Probing the Genes of Rare Diseases (Video)
How gene therapy and genomics are changing the game for rare diseases. A video discussion with experts from the Charles River World Congress meeting.
A rare disease is one that strikes fewer than 200,000 Americans, sometimes only a few dozen. But the universe of rare diseases is enormous—in the US alone between 25 and 35 million people are estimated to be afflicted with a rare disease or disorder that is usually untreatable and often fatal. Patients are desperate for solutions and under previous drug development models it was hard, if not impossible, to get anyone to listen. But unique collaborations among partners that typically have not worked together are helping to accelerate the successful rare disease drug discovery process. There is an increasing shift towards true partnership with scientifically sound and innovative organizations.
This work is being aided by an explosion in new technologies, including massively parallel sequencing, often referred to as next-gen sequencing that has given us unprecedented detail about the genes that drive these rare diseases.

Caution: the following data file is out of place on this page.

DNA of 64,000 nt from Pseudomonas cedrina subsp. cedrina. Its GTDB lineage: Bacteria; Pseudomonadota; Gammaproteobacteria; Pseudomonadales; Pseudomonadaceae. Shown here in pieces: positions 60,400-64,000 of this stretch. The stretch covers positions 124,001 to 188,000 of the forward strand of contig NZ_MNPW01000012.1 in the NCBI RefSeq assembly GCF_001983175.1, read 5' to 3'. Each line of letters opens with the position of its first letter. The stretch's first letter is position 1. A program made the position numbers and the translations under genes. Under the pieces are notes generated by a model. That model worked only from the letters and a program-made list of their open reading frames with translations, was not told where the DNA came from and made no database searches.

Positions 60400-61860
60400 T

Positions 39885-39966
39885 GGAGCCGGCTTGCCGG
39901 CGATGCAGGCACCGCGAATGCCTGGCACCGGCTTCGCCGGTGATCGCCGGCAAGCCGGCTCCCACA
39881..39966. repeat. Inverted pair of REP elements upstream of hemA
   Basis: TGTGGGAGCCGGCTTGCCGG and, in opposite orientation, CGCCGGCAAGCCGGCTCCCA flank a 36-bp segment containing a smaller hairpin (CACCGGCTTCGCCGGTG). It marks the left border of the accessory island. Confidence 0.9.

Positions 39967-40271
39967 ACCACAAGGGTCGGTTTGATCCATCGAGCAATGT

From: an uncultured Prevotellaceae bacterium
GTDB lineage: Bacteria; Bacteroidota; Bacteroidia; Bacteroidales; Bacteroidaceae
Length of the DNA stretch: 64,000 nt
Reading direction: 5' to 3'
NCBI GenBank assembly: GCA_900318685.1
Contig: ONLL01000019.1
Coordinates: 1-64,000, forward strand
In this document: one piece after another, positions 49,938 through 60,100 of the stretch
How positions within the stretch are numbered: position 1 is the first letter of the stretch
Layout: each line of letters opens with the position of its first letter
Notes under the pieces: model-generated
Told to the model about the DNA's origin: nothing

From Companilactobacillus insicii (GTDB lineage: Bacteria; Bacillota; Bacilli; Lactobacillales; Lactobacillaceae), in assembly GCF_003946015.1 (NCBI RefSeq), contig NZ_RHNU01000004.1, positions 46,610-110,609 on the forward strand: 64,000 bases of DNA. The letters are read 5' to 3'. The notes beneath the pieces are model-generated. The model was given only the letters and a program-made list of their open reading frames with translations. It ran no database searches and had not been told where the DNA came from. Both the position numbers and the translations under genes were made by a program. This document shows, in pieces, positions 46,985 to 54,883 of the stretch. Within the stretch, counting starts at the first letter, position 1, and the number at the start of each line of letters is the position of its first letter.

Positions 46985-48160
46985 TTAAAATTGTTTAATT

Two leading forces in the study of rare diseases are the Rare Genomics Institute, which helps patients gain access to world-class genomic sequencing and interpretation service provided by a network of researchers around the globe, and Sanford Research, which supports a lab focused on understanding the molecular basis of several inherited pediatric neurodegenerative diseases including the infantile, late infantile and juvenile onset forms of Batten disease.
Jill Weimer PhD, a pediatrics professor at Sanford School of Medicine who studies neuropediatric diseases, including Batten, and Jimmy Lin, founder and president of the Rare Genomics Institute, presented talks last week at the Charles River World Congress on Drug Discovery and Development also sat down for a video discussion about rare disease. Moderating the discussion was Anjli Venkateswaran, PhD, Sr. Product Manager at Charles River’s Global Discovery Services. Here is an edited version of the conversation.
Here is a link to other posts form Eureka’s ongoing coverage of the World Congress meeting.